Advocacy groups

Resources for families facing mitochondrial disorders

You may feel all alone, but many others have confronted some of the same challenges you face. Organizations like MitoAction, United Mitochondrial Disease Foundation (UMDF) and the Foundation for Mitochondrial Medicine (FMM) offer information, advice and referrals, facilitate access to clinical trials and provide a community for patients and their families.

For more resources and support, visit these organizations dedicated to mitochondrial disorders:


MitoAction’s mission is to improve the quality of life for children, adults and families living with mitochondrial disease through support, education, outreach, advocacy and clinical research initiatives.

Their website offers educational content as well as information on support programs intended to make living with mitochondrial diseases easier.

Their support programs include:

• Mito411 hotline for one-to-one support for patients, families and caregivers
• Weekly support group teleconferences
• Mito Patient & Family Socials to facilitate connections between families in your area
• Camp opportunities for children with mitochondrial disease
• Monthly Mito Expert Series to discuss the latest in medical care, scientific advances and personal stories
• Podcast library of expert presentations on topics most relevant to mitochondrial disease
• MitoAction Mobile App to help families manage their day-to-day with mitochondrial disease

United Mitochondrial Disease Foundation

UMDF’s mission is to promote research and education for the diagnosis, treatment and cure of mitochondrial disorders and to provide support to affected individuals and families.

Their website offers information for both patients and doctors, as well as ways to take action.

Highlights of their education materials include:

• MitoFIRST Handbook for those newly diagnosed with mitochondrial disease
• Ask the Mito Doc℠ for expert advice on brief questions about mitochondrial disease
• Multimedia library of introductory videos and presentations from annual symposia
• List of current clinical trials and studies for the treatment of mitochondrial disease
• Resources for researchers and clinicians, including Mito on Call for expert advice on diagnosis and treatment of mitochondrial disease


MitoCanada‘s mission is to transform the outlook, quality of life, and sense of community for people impacted by mitochondrial disease through education, awareness, support and transformational patient-focused research.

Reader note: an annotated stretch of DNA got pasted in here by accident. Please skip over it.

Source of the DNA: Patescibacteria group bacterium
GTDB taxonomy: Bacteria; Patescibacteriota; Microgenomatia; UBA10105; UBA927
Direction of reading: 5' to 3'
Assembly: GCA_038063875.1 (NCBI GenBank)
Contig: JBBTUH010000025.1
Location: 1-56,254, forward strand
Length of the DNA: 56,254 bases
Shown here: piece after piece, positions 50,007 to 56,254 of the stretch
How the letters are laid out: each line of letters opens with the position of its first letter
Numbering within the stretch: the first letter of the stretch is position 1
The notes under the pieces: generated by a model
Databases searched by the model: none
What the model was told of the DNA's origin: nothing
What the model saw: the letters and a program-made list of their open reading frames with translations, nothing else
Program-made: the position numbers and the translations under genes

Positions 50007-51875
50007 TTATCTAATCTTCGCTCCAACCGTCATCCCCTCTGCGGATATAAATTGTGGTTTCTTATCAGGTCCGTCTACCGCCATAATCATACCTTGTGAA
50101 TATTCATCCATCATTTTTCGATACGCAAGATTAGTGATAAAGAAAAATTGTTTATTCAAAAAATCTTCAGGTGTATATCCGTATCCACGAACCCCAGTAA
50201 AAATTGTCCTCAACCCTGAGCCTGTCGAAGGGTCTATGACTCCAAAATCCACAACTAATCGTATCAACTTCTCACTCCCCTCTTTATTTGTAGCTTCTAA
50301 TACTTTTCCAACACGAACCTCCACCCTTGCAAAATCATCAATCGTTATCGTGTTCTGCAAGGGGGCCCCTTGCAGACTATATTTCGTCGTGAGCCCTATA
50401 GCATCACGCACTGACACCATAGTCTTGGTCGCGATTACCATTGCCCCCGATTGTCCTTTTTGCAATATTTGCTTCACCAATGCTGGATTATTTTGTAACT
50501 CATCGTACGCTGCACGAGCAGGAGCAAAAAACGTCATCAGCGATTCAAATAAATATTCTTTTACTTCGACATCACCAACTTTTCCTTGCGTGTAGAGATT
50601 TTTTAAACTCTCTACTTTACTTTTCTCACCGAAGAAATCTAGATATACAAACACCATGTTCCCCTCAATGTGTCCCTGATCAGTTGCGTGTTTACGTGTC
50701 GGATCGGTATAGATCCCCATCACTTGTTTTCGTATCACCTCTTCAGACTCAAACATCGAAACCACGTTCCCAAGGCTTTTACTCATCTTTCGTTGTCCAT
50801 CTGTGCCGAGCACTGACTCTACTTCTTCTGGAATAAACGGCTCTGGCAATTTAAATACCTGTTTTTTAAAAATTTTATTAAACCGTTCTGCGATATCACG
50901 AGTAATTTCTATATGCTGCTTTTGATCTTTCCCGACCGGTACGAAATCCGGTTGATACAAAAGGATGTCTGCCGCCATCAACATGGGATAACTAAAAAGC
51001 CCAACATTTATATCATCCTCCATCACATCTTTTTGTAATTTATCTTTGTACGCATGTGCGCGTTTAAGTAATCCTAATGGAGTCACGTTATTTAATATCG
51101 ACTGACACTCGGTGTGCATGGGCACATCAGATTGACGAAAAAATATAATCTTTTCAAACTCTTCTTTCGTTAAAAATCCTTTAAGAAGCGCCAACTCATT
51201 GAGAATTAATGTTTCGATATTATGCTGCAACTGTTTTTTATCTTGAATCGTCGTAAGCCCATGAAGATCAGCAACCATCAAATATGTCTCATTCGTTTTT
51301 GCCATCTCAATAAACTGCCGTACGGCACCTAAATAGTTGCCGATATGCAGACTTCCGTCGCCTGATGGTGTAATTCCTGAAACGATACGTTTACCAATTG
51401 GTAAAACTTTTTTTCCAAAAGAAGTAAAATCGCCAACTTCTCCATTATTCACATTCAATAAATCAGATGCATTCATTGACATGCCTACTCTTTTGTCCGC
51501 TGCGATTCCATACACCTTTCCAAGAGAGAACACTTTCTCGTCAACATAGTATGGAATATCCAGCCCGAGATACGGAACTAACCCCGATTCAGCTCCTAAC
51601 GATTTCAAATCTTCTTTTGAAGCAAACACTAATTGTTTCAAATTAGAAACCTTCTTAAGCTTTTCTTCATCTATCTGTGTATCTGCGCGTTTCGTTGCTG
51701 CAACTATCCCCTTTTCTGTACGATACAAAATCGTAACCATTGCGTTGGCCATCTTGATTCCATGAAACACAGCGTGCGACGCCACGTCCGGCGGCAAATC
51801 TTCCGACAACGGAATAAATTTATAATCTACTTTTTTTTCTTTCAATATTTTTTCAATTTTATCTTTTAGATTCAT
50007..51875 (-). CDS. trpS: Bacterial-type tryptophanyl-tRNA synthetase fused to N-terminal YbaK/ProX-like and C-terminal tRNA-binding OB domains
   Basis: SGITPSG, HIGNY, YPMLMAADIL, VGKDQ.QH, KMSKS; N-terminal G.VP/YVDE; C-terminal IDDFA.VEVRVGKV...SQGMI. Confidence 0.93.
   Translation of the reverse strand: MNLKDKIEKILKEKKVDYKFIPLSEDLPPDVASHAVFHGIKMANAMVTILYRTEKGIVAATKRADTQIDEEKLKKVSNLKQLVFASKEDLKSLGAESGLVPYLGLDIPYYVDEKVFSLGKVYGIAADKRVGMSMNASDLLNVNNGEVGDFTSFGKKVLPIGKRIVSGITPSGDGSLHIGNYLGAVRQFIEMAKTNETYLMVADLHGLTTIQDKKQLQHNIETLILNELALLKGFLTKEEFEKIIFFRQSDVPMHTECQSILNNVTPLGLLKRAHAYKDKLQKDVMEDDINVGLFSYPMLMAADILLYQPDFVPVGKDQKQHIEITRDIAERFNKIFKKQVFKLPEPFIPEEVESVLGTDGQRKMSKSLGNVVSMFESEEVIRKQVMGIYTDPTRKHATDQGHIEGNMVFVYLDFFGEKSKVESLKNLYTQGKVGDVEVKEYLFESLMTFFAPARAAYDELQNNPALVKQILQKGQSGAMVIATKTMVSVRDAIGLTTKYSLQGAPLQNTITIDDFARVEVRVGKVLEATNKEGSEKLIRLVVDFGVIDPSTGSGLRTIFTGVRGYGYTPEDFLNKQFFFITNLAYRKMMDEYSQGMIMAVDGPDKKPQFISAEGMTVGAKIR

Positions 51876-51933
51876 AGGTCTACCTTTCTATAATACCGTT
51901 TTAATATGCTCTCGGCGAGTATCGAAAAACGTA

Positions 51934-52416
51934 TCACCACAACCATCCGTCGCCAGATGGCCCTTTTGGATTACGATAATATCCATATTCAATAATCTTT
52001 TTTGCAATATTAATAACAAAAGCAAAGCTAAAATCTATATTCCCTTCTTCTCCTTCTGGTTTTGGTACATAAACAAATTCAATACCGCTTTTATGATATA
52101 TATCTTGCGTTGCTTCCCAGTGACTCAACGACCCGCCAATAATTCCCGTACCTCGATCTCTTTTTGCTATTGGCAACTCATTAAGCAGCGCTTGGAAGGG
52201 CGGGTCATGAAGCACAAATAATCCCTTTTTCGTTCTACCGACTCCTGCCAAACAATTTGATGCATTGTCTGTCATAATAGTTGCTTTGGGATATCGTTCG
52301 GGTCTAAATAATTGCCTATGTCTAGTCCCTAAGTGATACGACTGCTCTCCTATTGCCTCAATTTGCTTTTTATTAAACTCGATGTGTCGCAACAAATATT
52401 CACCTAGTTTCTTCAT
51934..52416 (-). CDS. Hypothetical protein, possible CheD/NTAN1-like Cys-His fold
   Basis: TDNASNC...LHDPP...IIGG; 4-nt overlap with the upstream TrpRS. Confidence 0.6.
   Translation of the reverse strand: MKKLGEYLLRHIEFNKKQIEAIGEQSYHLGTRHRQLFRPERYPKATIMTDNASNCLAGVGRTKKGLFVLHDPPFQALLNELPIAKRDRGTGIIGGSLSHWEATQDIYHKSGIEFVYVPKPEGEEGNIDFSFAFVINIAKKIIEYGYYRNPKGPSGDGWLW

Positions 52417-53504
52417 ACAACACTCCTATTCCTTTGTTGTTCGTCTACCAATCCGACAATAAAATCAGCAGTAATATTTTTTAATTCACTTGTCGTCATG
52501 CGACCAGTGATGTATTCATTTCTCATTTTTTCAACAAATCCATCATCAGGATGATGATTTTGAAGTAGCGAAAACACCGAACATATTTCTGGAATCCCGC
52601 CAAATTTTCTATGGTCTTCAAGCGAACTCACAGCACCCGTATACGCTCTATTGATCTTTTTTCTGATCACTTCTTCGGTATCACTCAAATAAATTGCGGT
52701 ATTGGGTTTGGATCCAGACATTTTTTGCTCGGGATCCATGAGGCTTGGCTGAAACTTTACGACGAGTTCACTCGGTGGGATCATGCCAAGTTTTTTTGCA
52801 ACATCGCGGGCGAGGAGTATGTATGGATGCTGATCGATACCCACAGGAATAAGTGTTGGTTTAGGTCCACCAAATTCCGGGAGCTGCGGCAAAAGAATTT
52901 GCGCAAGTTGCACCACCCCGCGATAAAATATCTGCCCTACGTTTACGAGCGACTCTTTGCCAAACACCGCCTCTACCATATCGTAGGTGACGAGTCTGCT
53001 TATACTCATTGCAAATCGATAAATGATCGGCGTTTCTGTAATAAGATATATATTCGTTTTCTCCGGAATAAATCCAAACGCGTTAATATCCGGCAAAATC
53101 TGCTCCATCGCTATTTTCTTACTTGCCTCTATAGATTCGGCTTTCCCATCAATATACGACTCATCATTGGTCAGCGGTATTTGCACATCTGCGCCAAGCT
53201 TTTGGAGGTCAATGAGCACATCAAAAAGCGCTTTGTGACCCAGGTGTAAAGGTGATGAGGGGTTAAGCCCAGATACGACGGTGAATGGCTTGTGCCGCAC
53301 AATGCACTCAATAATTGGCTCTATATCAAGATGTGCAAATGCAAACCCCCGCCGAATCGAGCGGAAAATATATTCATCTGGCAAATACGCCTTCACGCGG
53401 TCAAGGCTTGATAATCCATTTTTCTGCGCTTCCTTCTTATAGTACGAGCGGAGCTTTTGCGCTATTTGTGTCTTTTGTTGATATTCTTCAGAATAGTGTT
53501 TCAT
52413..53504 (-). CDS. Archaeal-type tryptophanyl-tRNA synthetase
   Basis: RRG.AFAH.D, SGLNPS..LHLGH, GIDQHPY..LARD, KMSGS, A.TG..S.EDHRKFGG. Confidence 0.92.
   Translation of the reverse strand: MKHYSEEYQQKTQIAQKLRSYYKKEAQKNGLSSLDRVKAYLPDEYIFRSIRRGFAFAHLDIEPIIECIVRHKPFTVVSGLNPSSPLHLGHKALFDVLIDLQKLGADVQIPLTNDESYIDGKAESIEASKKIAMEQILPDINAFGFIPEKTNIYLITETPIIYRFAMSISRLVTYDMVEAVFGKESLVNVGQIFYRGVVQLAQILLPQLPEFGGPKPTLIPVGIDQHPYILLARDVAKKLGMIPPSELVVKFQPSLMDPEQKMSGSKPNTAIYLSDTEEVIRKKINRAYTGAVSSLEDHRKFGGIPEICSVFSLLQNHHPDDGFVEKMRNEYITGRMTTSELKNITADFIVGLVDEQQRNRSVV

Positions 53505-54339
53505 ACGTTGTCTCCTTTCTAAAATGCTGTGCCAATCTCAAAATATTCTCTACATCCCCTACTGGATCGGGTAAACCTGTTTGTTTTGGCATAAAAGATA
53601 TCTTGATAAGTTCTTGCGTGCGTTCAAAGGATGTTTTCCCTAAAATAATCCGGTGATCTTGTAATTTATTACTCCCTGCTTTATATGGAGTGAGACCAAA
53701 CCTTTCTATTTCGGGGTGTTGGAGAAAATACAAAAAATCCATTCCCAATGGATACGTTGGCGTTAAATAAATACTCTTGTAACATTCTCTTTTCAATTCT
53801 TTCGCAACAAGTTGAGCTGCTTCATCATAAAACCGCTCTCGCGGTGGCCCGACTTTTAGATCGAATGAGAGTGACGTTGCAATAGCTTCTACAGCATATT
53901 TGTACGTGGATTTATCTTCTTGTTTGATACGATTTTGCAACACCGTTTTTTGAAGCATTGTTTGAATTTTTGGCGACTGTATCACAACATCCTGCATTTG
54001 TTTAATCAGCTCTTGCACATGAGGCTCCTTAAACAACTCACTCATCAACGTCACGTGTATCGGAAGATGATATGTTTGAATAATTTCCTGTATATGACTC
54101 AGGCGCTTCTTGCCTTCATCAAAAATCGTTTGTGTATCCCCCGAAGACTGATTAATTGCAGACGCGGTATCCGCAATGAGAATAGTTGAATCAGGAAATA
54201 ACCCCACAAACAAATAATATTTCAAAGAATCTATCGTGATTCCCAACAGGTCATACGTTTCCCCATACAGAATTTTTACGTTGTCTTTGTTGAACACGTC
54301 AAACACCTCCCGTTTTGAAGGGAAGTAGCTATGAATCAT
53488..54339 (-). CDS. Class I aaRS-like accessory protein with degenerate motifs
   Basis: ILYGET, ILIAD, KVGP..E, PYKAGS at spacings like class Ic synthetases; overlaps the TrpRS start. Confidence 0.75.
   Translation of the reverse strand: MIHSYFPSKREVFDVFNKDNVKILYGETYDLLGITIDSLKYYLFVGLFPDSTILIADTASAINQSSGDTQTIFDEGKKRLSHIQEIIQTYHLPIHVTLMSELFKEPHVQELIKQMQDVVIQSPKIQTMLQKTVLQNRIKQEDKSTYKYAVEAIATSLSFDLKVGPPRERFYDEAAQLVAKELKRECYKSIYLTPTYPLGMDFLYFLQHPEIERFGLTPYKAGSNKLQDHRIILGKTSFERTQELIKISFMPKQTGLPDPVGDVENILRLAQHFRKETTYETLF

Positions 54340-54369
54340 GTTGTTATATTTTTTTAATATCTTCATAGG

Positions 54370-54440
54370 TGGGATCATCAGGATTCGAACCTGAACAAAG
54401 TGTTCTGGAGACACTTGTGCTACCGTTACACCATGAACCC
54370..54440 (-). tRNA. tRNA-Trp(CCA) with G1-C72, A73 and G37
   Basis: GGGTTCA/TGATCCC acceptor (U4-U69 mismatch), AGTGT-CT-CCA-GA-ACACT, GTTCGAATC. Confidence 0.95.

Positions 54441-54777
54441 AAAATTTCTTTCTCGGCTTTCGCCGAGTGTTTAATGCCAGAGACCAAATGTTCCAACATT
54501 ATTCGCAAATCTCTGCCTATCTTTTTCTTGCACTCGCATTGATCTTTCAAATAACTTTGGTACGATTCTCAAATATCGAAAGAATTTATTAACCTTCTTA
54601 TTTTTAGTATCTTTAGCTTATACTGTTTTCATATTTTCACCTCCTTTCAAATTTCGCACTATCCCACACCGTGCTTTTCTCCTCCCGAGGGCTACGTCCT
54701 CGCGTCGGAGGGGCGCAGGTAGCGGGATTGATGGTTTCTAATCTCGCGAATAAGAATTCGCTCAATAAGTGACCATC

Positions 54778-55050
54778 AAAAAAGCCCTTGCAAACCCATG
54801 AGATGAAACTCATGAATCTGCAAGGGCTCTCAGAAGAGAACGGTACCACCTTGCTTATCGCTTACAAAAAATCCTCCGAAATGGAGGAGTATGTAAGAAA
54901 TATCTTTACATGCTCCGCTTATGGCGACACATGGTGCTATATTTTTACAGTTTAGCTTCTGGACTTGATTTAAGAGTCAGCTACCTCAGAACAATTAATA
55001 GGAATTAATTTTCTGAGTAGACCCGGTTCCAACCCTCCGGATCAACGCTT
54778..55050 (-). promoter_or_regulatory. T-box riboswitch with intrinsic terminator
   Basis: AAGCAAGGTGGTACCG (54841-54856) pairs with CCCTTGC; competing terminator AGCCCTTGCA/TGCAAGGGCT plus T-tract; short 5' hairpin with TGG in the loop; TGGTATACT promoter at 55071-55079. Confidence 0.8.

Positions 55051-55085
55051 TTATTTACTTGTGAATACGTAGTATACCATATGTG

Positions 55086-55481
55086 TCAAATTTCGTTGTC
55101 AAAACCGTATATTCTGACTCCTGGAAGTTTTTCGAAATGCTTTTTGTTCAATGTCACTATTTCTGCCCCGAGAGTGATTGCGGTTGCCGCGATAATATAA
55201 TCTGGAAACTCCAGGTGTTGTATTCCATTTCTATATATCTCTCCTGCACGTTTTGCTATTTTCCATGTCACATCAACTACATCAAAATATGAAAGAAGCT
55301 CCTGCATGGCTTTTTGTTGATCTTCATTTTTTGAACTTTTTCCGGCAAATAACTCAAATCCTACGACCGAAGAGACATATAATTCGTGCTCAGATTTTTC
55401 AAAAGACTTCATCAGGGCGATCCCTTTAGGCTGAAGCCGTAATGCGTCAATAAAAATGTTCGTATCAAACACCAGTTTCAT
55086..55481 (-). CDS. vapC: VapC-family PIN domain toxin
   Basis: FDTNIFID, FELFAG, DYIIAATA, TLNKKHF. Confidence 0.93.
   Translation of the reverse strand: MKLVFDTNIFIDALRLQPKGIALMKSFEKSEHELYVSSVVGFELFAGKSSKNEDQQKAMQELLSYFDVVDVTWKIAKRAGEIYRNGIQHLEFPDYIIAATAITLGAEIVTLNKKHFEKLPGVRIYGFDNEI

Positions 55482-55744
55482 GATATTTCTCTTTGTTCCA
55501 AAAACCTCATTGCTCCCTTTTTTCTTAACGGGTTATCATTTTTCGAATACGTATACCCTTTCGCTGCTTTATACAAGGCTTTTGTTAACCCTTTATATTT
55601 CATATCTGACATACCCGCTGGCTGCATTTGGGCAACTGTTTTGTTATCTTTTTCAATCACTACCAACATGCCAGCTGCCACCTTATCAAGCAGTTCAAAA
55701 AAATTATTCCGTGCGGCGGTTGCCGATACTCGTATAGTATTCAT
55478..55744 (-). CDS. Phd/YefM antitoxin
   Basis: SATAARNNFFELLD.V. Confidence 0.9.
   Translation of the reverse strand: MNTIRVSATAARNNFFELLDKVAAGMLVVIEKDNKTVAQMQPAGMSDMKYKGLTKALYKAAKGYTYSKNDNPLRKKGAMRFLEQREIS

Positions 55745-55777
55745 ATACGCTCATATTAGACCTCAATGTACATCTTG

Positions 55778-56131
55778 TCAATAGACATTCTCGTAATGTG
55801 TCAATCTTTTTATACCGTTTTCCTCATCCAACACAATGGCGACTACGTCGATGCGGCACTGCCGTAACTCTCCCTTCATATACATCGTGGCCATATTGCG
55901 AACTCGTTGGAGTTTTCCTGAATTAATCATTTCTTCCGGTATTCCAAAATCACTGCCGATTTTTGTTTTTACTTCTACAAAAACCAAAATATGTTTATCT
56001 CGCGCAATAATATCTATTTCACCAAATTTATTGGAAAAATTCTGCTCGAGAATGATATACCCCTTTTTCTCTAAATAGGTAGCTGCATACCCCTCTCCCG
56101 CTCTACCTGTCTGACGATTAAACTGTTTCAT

Their website offers educational content, resources to support those affected by mitochondrial disease, research updates and opportunities for raising awareness and fundraising.

Highlights of their materials include:

• mitoTEST for those suffering from unexplained symptoms that could be related to mitochondrial disease
• mitoLIFE stories, resources and services for those affected by mitochondrial disease
• mitoNET, a collaborative network with the Canadian Mitochondrial Network that brings together researchers, allied healthcare providers, patients, patient advocates, industry, policy makers and allied health organizations to solve the most pressing problems related to mitochondrial disease and dysfunction
• TeamMITO as a platform for awareness and fundraising using the TEAM concept of sport and movement

Barth Syndrome Foundation

The Barth Syndrome Foundation’s mission is to save lives through education, advances in treatment, and finding a cure for Barth syndrome.

Their website offers educational materials, research resources, information for patients as well as caregivers, current news and ways to help.

Highlights of their resources include:

• Educational materials on Barth Syndrome and its diagnosis for patients and caregivers
• Researcher resources and grant program application
• List of clinical trials and studies for the treatment of Barth syndrome
• Opportunities to give to the community

The caregivers

More severe mitochondrial disorders usually appear earlier in life. Find out what it's like to care for a child who has been diagnosed.

Read Cristy's Story